It is a great blessing and opportunity for me from Uganda to be in contact with your Fraternity, which was founded in 1963 by the name “Friends of Uganda”.

I feel the spiritual joy and honor to thank our Bishop Jonah Lwanga, who blessed and entrusted me with the position of the Prelatic Commissioner of the Orthodox Church for the eastern part of Uganda at the region of Busoga.

I am deeply touched to be writing to you humbly asking for spiritual guidance and financial support.

The exact base where I serve is the Holy Church of Saint James Adelphotheos ( Jacob, the brother of the Lord) in Nawango, where there are 919 Orthodox Christians. We have a permanent primary school with 415 children, of which 139 are orphans, or come from very poor families. I try to support them in many different ways to the extent this is possible. We teach them reading and writing, we offer them common meals, we supply them with school uniforms, blankets, notebooks…

Πρόχειρο σχολείο στη Nakyaka

Makeshift school in Nakyaka

Apart from Saint James’ community, we have created other communities as well, like that of the Annunciation of Theotokos in Nakyaka with a primary school, where most children sit under the trees, while some of them learn reading and writing at the temporary buildings. Here we have 365 children, 22 of which are orphans. We also have a permanent Junior High School, which started operating in 2012.

I always try to help them as long as I can afford it, but many times it is technically impossible for me to accept any other children who are srarving, due to lack of financial support. The number of children mentioned is small, but there is a larger number of orphans or children coming from very poor families who need our love and support, and who are waiting to be included in the new aid program. We also have new communities in the regions of Kananage, with 64 Orthodox Christians, Bugondha, with 49 Orthodox Christians, and Kiyunga, with 14 Orthodox Christians.

I would also like to offer the children the following:

Βάπτιση από τον π. Στέφανο

Βάπτιση από τον π. Στέφανο

  1. Spiritual guidance, a common meal at school as well as the absolutely essential, especially to the orphans and those coming from very poor families.
  2. An orphanage, which I hope we will be able to build at the region of Nakyaka, for a more convenient spiritual supervision, medical treatment and concentration of the orphans.
  3. The construction of a permanent primary school in the same region, which will help us bring the children closer to Orthodoxy.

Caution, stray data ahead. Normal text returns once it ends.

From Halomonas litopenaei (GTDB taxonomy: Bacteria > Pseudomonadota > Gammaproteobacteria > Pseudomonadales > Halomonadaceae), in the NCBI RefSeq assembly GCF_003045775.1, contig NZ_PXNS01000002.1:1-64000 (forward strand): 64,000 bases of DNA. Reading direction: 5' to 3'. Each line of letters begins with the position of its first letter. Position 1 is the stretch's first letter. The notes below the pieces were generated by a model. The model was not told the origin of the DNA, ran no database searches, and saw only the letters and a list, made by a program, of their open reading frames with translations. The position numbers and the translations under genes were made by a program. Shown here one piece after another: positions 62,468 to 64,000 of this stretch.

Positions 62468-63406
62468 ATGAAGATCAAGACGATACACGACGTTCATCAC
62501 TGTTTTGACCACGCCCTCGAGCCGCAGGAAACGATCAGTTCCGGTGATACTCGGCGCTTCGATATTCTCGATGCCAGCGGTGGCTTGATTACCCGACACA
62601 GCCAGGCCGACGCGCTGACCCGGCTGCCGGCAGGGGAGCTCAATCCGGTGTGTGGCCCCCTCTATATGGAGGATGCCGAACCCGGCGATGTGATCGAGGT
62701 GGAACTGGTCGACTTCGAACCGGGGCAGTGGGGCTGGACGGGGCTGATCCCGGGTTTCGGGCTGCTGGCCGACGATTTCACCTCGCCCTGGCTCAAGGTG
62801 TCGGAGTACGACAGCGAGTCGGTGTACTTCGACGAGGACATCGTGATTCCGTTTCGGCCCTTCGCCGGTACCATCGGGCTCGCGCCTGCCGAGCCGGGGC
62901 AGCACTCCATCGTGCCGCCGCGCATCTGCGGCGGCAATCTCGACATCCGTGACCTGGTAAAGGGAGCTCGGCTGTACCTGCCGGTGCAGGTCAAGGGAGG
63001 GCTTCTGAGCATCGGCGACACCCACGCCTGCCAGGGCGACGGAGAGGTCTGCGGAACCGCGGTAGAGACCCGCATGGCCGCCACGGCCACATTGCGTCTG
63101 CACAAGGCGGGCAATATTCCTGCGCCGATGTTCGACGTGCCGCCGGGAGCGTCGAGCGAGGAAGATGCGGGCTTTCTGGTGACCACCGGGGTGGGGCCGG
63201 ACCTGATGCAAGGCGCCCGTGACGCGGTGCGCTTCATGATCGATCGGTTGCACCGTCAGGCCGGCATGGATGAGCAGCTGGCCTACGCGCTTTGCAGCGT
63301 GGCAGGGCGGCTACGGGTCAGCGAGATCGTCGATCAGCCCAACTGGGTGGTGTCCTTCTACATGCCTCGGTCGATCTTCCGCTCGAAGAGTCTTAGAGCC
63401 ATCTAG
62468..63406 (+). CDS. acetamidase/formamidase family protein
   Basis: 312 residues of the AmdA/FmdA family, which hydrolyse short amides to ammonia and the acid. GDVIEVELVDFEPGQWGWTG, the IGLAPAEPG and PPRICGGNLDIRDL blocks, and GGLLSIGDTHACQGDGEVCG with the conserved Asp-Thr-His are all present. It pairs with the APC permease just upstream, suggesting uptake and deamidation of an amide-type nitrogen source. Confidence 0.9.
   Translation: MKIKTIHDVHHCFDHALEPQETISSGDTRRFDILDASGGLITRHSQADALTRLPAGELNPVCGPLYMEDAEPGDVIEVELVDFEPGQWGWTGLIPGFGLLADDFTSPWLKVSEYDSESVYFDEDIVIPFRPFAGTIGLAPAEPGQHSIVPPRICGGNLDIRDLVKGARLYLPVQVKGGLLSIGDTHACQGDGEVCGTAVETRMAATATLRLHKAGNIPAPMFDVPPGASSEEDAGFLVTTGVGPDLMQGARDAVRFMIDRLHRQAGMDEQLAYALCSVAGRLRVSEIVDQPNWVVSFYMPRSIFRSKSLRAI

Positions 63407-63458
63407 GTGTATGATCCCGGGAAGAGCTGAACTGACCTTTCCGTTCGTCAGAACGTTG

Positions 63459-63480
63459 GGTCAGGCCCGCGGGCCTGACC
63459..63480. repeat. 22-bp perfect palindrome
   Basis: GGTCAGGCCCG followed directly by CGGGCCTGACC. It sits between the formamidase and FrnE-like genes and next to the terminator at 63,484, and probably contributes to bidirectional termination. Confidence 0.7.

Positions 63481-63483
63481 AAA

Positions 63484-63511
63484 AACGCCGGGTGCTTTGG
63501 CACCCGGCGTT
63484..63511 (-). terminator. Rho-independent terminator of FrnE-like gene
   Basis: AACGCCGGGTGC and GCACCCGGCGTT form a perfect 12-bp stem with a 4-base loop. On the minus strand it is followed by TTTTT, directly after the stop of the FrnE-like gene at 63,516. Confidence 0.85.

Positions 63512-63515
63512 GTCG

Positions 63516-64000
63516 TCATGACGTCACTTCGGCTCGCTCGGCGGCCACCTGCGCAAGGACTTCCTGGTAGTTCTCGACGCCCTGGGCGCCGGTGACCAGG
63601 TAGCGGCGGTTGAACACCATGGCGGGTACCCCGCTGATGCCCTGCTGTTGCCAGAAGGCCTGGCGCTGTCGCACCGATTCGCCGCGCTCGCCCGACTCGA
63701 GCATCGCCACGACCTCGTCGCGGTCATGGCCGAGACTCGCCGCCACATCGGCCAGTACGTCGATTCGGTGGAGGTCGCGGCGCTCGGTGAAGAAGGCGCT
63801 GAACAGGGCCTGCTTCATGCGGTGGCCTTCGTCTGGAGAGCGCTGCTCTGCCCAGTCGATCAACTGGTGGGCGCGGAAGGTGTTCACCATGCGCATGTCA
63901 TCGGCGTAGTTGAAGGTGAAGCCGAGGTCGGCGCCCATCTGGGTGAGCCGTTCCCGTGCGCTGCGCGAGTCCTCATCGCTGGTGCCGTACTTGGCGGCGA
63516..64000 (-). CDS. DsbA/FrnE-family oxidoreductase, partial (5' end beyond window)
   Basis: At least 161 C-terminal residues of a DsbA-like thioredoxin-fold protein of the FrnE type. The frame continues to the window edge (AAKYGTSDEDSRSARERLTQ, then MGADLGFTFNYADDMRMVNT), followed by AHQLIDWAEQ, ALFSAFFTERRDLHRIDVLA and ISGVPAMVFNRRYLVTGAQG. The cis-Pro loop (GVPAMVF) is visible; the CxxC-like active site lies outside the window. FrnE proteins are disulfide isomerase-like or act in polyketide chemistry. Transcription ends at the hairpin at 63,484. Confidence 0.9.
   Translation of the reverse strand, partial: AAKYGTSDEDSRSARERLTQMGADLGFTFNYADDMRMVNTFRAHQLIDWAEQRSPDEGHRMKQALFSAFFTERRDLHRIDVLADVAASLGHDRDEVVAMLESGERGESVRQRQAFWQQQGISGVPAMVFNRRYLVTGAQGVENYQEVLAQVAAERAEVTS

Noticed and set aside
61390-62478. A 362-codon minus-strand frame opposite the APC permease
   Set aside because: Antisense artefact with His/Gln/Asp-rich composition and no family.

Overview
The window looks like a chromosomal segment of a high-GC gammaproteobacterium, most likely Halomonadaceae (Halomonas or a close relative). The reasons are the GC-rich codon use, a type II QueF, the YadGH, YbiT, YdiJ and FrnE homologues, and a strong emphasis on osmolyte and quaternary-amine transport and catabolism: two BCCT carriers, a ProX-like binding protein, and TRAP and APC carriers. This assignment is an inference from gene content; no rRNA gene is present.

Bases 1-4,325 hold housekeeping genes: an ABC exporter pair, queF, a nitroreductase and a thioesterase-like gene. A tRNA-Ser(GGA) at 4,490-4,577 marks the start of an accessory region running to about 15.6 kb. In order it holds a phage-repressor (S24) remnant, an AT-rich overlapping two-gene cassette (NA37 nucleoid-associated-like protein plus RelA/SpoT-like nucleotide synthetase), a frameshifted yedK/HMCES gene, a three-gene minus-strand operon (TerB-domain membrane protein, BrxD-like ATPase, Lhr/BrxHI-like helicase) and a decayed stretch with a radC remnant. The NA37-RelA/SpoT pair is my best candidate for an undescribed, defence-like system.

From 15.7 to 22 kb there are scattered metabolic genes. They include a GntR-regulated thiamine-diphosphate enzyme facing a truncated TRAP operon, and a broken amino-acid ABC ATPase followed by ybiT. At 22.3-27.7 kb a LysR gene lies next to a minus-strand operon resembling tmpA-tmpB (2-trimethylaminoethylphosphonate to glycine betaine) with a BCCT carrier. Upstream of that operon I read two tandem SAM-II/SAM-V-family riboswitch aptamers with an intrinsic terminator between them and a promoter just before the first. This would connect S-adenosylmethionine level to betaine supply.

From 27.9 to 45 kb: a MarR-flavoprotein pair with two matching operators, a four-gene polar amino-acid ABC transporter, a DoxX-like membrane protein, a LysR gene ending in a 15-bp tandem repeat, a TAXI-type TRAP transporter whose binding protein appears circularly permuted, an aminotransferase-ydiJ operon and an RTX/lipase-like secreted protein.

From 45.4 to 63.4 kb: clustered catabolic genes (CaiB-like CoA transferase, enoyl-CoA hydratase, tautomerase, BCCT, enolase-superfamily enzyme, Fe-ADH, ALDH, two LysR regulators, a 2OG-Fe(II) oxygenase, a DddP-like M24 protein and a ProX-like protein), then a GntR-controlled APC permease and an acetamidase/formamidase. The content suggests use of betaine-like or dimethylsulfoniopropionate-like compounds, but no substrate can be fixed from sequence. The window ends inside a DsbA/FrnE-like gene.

4. In conclusion, with possible future assistance on your part, I would like to do as many things as possible in other parishes of my region too, so that Orthodoxy can expand and flourish, and increase the number of the orthodox Christians in the Church of Uganda.
  5. Dear Brothers in Christ, I humbly ask for your spiritual guidance as well as your financial support so that we will be able to realize our wishes, dreams and hopes through the love of our Lord and Savior. Amen!

Fr. Stephen Lunagula
Prelatic Commissioner

Joyful visits

19 November 2012

Rejoice in the Lord always!

I am writing to you from far-off Uganda to tell you our news. First I would like to inform you that we have received the amount of 13,000 € which you so kindly sent us for the common meals at the orphanage, and I would like to thank you for your warm-heartedness and generosity.

Recently we were paid a visit by the Metropolitan of Kition Chrysostomos along with a large number of volunteer doctors and nurses, who offered their medical expertise and services for a week. The Metropolitan and the team participated in the consecration of the Holy Church of Theotokos in Bugolo.

A few days later we were also visited by the Metropolitan of Philippi Prokopios along with a team of sixteen people. He baptized a lot of catechumens in the region of Buyambo and set the foundations of the Holy Church of Saint Basil in the region of Kikwanya.

Such visits fill us with joy and give us courage to face the difficult situation we are in. We pray that the All-good God keeps healthy all of you as well as the partners of the Orthodox Mission, which has been constructing schools, orphanages and health centers in our region for 20 years now. Our efforts are being continued for the glory of God.

Our warmest thanks
fr. Ioannis Kimbuka

Image: Muzaffar Bukhari, Creative Commons BY-NC-SA